• It avoids the overhead of calculating the memory requirements before the actual operations.

  • Each NLM manages its own memory; hence there are no interoperability issues between VM mapped and non-VM mapped memory management calls.

  • Architecturally it allows internal relocation of memory by the NLMs, since NLMs don't share common memory space.

  • The called NLM temporarily allocates memory on behalf of the caller and keeps the buffer in its internal queue till the caller makes another call to retrieve the results. The called NLM could choose to clean up all non-retrieved results, based on a TTL (time to live) or any other policy, for example, so that it is not charged too long for memory allocated on behalf of the caller.

The following fragments of sample code (without error checks) illustrate the implementation:

/* Legacy NLM */

int Enqueue(void *buffer);

void *Dequeue(int handle);

int usefulFunction(<input-argument-list>, int *handle, int *size) { <
   void *buffer;    /* Temporary buffer */


   /* Do useful calculations and fill buffer with generated data */

   /* use malloc() to allocate buffer of required size */

   *size = getSizeOfBuffer(buffer); 

   *handle = Enqueue(buffer);

   return SUCCESS_CODE;


void getResultBuffer(void *buffer, int handle, int size) {

   void *tmp_buffer;

   tmp_buffer = Dequeue(handle);

   memcpy(buffer, tmp_buffer, size);




/* JNI NLM */

JNIEXPORT jbyteArray JNICALL Java_ClassX_MethodY 

        (JNIEnv *jenv, jobject this, <input-argument-list>) {<

   int size;

   int handle;

   jbyte * buffer;

   jbyteArray retval;


   usefulFunction(<input-args>, <handle, <size);<
   buffer = (jbyte *)sysMalloc(size);


   getResultBuffer((void *)buffer, handle, size);

   retval = (*jenv)->NewByteArray(jenv, (jsize)size);

   (*jenv)->SetByteArrayRegion(jenv, retval,(jsize)0, (jsize)size,


          sysFree(buffer);  // No memory leaks please !!

        return retval;



/* Java Code */

public class ClassX {


    native byte [] MethodY(<input-argument-list>);<


Shared Lock (for Mutex) between Java and Native Code

Method/block synchronization via synchronized directive is a pure Java solution for mutex, while semaphores is a pure native (C programming language) solution. It is often necessary to have a shared lock for locking/unlocking operations accessible from Java as well as native code. An example situation is where a lock is set in Java code and must be reset at a later point in native code.

A NetWare semaphore can be used for mutex, both from Java and Native code, by providing native method equivalents in Java for each of the semaphore APIs in NetWare OpenLocalSemaphore(), CloseLocalSemaphore(), WaitOnLocalSemaphore(), SignalLocalSemaphore(), etc. The synchronizedmethods/blocks in Java, however, lock on a Java object and hence a NetWare semaphore is not interoperable with the synchronized directive in Java.

An interoperable and recommended approach is to use the monitor associated with each Java object for synchronization. Consider the following Java code fragment.

Synchronized (this) {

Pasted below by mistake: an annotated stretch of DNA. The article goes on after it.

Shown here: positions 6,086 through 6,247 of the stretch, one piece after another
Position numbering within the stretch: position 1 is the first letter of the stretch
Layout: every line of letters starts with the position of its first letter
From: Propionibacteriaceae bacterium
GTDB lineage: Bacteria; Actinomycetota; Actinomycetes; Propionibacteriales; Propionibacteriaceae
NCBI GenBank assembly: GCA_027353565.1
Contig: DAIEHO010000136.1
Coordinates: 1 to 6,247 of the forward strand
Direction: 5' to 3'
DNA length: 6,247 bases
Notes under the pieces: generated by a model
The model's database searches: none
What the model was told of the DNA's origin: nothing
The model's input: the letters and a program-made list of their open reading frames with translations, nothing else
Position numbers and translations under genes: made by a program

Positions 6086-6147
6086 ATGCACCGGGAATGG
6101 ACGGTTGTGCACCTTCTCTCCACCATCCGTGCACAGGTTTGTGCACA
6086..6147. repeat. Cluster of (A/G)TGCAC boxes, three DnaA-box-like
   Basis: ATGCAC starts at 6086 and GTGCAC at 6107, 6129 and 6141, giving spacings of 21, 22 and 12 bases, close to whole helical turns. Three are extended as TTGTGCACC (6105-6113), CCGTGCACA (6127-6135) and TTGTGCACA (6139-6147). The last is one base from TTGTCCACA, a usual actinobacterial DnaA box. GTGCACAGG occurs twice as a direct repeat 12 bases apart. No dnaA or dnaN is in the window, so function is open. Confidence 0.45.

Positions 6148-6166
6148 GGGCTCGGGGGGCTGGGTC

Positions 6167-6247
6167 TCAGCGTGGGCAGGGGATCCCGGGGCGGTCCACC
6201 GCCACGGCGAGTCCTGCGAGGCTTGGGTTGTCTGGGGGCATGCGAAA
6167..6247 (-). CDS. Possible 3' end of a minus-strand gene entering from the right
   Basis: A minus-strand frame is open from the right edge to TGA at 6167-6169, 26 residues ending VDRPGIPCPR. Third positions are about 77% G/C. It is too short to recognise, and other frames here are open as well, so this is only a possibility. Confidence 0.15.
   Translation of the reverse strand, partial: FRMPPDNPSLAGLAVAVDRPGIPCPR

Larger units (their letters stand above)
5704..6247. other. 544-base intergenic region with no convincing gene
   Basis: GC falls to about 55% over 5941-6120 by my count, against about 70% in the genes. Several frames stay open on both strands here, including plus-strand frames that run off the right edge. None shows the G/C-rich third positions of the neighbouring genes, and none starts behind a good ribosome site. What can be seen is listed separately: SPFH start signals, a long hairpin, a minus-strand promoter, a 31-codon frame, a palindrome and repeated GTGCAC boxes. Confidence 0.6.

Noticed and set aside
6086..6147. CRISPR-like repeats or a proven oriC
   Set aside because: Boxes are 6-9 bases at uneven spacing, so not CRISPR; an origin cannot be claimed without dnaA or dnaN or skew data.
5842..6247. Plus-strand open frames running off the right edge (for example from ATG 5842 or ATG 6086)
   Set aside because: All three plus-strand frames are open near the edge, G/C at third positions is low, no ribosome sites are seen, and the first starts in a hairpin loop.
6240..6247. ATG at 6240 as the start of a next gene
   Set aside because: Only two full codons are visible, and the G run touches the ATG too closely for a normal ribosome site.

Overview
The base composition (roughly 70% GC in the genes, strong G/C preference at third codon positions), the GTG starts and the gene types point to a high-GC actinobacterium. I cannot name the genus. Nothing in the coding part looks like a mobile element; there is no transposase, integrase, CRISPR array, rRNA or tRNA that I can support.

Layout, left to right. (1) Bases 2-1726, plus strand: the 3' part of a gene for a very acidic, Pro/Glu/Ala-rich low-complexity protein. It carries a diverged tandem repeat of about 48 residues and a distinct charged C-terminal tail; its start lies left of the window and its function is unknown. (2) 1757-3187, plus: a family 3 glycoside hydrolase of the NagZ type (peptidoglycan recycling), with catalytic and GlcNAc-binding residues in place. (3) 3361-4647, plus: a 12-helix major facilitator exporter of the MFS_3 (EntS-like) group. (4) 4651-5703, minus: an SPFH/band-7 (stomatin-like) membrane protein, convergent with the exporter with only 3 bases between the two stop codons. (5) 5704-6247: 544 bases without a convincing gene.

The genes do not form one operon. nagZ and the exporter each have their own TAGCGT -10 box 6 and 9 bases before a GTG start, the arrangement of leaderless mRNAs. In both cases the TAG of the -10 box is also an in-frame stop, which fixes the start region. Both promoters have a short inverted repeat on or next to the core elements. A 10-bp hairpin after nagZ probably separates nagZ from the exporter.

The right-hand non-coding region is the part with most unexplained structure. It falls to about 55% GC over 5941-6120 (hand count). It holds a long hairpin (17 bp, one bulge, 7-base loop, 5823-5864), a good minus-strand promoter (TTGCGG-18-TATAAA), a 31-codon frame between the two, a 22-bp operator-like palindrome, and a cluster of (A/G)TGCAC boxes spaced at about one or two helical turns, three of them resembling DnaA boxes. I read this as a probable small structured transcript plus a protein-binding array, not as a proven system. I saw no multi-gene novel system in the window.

This code is functionally equivalent to:




In synchronized methods (as in synchronized blocks), the monitor is entered and exited when the method starts and returns respectively. Replacing the MonitorEnter()and MonitorEnter()primitives with a synchronizeddirective provides simplicity of programming at the expense of finer control. The following code fragment, for example, written using MonitorEnter()and MonitorExit() cannot be written usingsynchronizeddirective without significant code reorganization.

public void method1(int x)   



               x = x++;



public void doSomething(int x)






Though MonitorEnter() and MonitorExit()methods are not provided in Java, they can be easily implemented as native methods using JNI, as illustrated below. This allows the monitor to be entered in the Java code and exited within native code, or vice versa, thereby providing a fine grained, semaphore like behavior. MonitorEnter()/MonitorExit()is quite interoperable with the synchronizeddirective, since both use the same object monitor. Also, there is no overhead of creating a semaphore, since all Java objects have a monitor associated with them by default.

/* Sample Java Code for defining MonitorEnter/MonitorExit */

public class X {


    private native void monitorEnter();

    private native void monitorExit();



/* JNI Implementation */

JNIEXPORT void JNICALL Java_X_monitorEnter(JNIEnv *env, jobject this){

    jint err;

    jclass exception;


    err = (*env)->MonitorEnter(env, this);

    if (err)    { // Throw an Exception

        exception = 

            (*env)->FindClass(env, "java/lang/RuntimeException");

        (*env)->ThrowNew(env, exception, "Error in MonitorEnter");



/* JNI Implementation */

JNIEXPORT void JNICALL Java_X_monitorExit(JNIEnv *env, jobject this){

    jint err;

    jclass exception;


    err = (*env)->MonitorExit(env, this);

    ... /* throw exception as above on error */


It must be noted that the thread of execution in the above discussion is assumed to be a Java thread. A native NetWare thread cannot access the JVM, and hence the monitor associated with a Java object (unless the JVM itself is invoked by a native thread using the JNI Invocation APIs). Thread synchronization between a Java thread and a native NetWare thread is therefore best achieved using NetWare semaphores, by providing native method equivalents in Java for each of the semaphore APIs in NetWare OpenLocalSemaphore(), CloseLocalSemaphore(), WaitOnLocalSemaphore(), SignalLocalSemaphore(), etc.

* Originally published in Novell AppNotes


The origin of this information may be internal or external to Novell. While Novell makes all reasonable efforts to verify this information, Novell does not make explicit or implied claims to its validity.